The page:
Kids and Caffeine
● By Anonymous
Caffeine is both a naturally occurring and artificially made drug. Caffeine stimulates the central nervous system which results in feelings of alertness and energy boosts. A generation ago caffeine used to be more common place in drinks and treats reserved for adults, except for soft-drinks for teenagers, and the occasional chocolate milk and hot cocoa for children. However, caffeine is becoming even more mainstream these days - 44 oz. soft drinks, iced tea, cappuccinos, frappachinos, candy, sweets, yogurts, ice cream, energy drinks/shots, pain relievers and good ol’ fashioned coffee.
Recent concerns regarding the obesity trend has had U.S. health professionals examining the dietary intake of children and teens. Their findings have raised eyebrows and have them considering implementing guidelines regarding the amount of sugary drinks and caffeine children should ingest. In Canada it is recommended that preschool children ingest no more than 45 milligrams, and older children no more than 100 milligrams of caffeine per day. 45 milligrams is the equivalent of one 12 oz. can of soda (though we typically buy them in 20 oz. or 24 oz. bottles), or four 1.5 oz. candy bars. How much caffeine is in a large latte, a liter bottle of caffeinated soda, or a king size candy bar?
According to the U.S. Food and Drug Administration and the National Soft Drink Association the following list provides a useful guide for the caffeine content in some common products:
|Caffeine Content in Popular Foods & Drinks|
|Coca-Cola (12 ounces)||34 mg (milligrams)|
|Pepsi (12 ounces)||38 mg|
|Jolt soft drink (12 ounces)||71 mg|
|Red Bull (12 ounces)||80 mg|
|Mountain Dew (12 ounces)||55 mg|
|Iced tea (12 ounces)||70 mg|
|Black tea (6 ounces)||70 mg|
|Green tea (6 ounces)||35 mg|
|Brewed coffee (5 ounces)||115 mg|
|Instant coffee (7 ounces)||85 mg|
|Espresso coffee (2 ounces)||100 mg|
|Dark chocolate (1 ounce)||20 mg|
|Milk Chocolate (1 ounce)||10 mg|
|Cold medication (1 tablet)||30 mg|
While the affects of caffeine seem almost instantaneous, it takes approximately six hours for the caffeine to work its way through the system. In 2008 the University of Massachusetts Medical School released a report of 4,600 caffeine related poison control calls taking place in 2005, with children under the age of 19 being involved in half of them.
- Caffeine use can cause heart and nervous problems to be aggravated. In children, this is especially dangerous as parents may not even be aware children have existing conditions in the first place.
- Caffeine from sugary soft drinks could result in cavities and the complete breakdown of tooth enamel from the ascorbic acid.
- If soft drinks are consumed to the exclusion of healthy drinks, vitamin deficiency could result.
- Children who consume 12 oz. soft drinks each day are setting themselves up for potential obesity at a rate of approximately 60%.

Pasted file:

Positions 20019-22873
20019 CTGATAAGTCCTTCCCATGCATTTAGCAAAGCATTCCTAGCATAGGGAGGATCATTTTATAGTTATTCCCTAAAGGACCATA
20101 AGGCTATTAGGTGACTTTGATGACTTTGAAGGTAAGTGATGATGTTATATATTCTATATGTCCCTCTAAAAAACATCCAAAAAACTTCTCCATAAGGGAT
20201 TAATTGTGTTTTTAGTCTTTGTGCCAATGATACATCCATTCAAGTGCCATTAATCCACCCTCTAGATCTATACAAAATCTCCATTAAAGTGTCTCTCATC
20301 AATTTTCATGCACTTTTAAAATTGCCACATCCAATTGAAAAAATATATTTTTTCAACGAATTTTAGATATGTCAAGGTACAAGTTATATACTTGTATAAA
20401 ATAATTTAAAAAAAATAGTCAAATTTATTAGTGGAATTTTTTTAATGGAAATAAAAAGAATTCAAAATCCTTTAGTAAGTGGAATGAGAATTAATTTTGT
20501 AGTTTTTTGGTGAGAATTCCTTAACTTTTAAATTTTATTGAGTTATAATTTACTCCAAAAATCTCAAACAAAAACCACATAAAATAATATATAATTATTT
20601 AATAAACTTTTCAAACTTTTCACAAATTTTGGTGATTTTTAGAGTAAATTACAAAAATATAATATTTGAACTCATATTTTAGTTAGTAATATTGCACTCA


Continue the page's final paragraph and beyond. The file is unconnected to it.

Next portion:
- Caffeine is an appetite suppressant. Children may not be eating enough healthy food due to caffeine consumption.
- The rise in child related caffeine consumption could be related to the increased number of children being treated for concentration difficulties in educational settings.
Parents should be on the lookout for the following symptoms in their children:
- Nervous Stomach
- Lack of Concentration
- Rapid Pulse
- Elevated Blood Pressure
Most parents are not with school-aged children every moment of every day, so it becomes more difficult to monitor them. However, if you’ve noticed some of the signs of caffeine addiction in your child, first ask him/her about it to open the lines of communication. Determine if there is an underlying cause for the caffeine use, or if your child knows about the consequences of ingesting too much caffeine. Chances are the discussion will result in a few eye-openers for each participant. Next, determine what kind and how much caffeine is being ingested each day, to determine the most effective way to scale things back.
Withdrawal from caffeine in children is no different than adult withdrawals symptoms. Children can experience headaches, body aches, moodiness, fatigue, and possible depression. Despite the possibility of symptoms, parents should not be scared-off from the ultimate goal of decreasing and/or eliminating caffeine.
- Use the Canadian recommendation as a guide and limit caffeine intake to no more than one 12 oz. can of soda each day.
- Discourage caffeine use at home. Substitute water, milk, juice, or something decaffeinated (which is not caffeine-free, but contains less caffeine.)
- If children are not consuming caffeine, try not to introduce it at all, or keep it to a minimum.
- Have children drink plenty of water to flush the toxins from their systems.
- Have children get plenty of rest. Fatigue is a natural result of caffeine elimination.
- Treats like chocolate, coffee ice cream, and hot chocolate are fine in moderation, as they contain less than 20 milligrams of caffeine. Just don’t eat them all at the same time.
- Do not withhold all caffeine from heavy caffeine users. Serious withdrawal and symptoms will result. Instead start monitoring daily consumption and decrease caffeine bit by bit to work towards complete elimination.
- Most importantly, have patience. Expect some symptoms to occur, but keep communicating to stay the course.